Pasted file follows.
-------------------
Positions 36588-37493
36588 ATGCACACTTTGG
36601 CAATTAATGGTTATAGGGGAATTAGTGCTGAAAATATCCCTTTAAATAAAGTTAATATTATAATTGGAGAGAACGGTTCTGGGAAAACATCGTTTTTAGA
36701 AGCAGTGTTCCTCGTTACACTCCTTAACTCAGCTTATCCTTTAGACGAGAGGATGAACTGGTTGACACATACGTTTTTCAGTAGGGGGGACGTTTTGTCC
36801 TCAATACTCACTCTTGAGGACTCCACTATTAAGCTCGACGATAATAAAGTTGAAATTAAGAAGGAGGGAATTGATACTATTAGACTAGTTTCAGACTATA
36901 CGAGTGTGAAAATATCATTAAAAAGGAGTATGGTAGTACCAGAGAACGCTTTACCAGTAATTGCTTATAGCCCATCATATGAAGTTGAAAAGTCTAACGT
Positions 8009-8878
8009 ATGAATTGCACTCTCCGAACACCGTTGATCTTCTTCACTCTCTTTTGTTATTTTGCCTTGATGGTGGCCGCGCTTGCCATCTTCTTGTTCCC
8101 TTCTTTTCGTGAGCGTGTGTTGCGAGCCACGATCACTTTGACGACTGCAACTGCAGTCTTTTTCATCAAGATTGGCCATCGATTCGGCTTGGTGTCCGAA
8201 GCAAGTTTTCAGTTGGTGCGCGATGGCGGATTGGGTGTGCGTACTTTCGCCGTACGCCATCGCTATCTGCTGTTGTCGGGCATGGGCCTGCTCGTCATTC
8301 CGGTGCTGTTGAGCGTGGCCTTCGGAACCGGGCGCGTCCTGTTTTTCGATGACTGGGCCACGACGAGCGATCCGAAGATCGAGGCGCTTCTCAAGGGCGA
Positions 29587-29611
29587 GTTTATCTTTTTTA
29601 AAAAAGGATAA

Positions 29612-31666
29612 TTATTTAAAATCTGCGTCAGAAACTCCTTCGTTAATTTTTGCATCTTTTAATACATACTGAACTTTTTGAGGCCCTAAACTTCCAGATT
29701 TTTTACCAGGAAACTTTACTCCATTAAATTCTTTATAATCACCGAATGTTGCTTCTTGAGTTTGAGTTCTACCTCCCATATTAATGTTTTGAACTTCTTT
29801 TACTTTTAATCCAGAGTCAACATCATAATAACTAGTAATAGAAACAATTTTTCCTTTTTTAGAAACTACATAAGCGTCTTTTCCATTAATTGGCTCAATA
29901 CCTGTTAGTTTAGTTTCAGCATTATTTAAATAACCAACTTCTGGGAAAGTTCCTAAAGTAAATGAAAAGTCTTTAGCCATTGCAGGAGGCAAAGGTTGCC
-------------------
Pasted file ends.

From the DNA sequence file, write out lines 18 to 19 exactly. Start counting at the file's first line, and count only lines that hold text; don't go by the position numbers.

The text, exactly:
29801 TACTTTTAATCCAGAGTCAACATCATAATAACTAGTAATAGAAACAATTTTTCCTTTTTTAGAAACTACATAAGCGTCTTTTCCATTAATTGGCTCAATA
29901 CCTGTTAGTTTAGTTTCAGCATTATTTAAATAACCAACTTCTGGGAAAGTTCCTAAAGTAAATGAAAAGTCTTTAGCCATTGCAGGAGGCAAAGGTTGCC